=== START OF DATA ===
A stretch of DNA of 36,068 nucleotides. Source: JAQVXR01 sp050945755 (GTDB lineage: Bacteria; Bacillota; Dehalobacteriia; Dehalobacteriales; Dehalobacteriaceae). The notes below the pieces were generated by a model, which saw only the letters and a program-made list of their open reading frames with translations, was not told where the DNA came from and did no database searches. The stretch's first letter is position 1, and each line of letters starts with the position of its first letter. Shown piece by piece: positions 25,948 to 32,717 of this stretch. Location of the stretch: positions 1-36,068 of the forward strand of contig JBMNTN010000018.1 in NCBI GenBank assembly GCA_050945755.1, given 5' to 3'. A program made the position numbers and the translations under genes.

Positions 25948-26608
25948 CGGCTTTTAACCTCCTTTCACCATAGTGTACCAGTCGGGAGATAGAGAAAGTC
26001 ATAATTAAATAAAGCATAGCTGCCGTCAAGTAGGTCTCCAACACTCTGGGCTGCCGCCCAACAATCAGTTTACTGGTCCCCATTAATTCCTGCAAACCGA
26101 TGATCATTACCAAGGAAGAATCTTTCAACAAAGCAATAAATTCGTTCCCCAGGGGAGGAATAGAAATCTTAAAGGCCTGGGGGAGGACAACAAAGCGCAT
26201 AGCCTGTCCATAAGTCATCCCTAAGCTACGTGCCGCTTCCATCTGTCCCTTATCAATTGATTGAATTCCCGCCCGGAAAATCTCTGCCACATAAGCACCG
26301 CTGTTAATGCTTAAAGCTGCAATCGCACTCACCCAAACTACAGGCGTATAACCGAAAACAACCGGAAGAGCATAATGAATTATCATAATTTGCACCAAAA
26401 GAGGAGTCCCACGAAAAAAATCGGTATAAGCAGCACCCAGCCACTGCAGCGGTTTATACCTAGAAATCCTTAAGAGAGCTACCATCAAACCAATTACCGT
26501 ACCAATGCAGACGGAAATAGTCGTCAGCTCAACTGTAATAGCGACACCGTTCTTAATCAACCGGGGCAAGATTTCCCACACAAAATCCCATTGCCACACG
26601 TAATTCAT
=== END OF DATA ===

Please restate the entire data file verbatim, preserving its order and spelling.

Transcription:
A stretch of DNA of 36,068 nucleotides. Source: JAQVXR01 sp050945755 (GTDB lineage: Bacteria; Bacillota; Dehalobacteriia; Dehalobacteriales; Dehalobacteriaceae). The notes below the pieces were generated by a model, which saw only the letters and a program-made list of their open reading frames with translations, was not told where the DNA came from and did no database searches. The stretch's first letter is position 1, and each line of letters starts with the position of its first letter. Shown piece by piece: positions 25,948 to 32,717 of this stretch. Location of the stretch: positions 1-36,068 of the forward strand of contig JBMNTN010000018.1 in NCBI GenBank assembly GCA_050945755.1, given 5' to 3'. A program made the position numbers and the translations under genes.

Positions 25948-26608
25948 CGGCTTTTAACCTCCTTTCACCATAGTGTACCAGTCGGGAGATAGAGAAAGTC
26001 ATAATTAAATAAAGCATAGCTGCCGTCAAGTAGGTCTCCAACACTCTGGGCTGCCGCCCAACAATCAGTTTACTGGTCCCCATTAATTCCTGCAAACCGA
26101 TGATCATTACCAAGGAAGAATCTTTCAACAAAGCAATAAATTCGTTCCCCAGGGGAGGAATAGAAATCTTAAAGGCCTGGGGGAGGACAACAAAGCGCAT
26201 AGCCTGTCCATAAGTCATCCCTAAGCTACGTGCCGCTTCCATCTGTCCCTTATCAATTGATTGAATTCCCGCCCGGAAAATCTCTGCCACATAAGCACCG
26301 CTGTTAATGCTTAAAGCTGCAATCGCACTCACCCAAACTACAGGCGTATAACCGAAAACAACCGGAAGAGCATAATGAATTATCATAATTTGCACCAAAA
26401 GAGGAGTCCCACGAAAAAAATCGGTATAAGCAGCACCCAGCCACTGCAGCGGTTTATACCTAGAAATCCTTAAGAGAGCTACCATCAAACCAATTACCGT
26501 ACCAATGCAGACGGAAATAGTCGTCAGCTCAACTGTAATAGCGACACCGTTCTTAATCAACCGGGGCAAGATTTCCCACACAAAATCCCATTGCCACACG
26601 TAATTCAT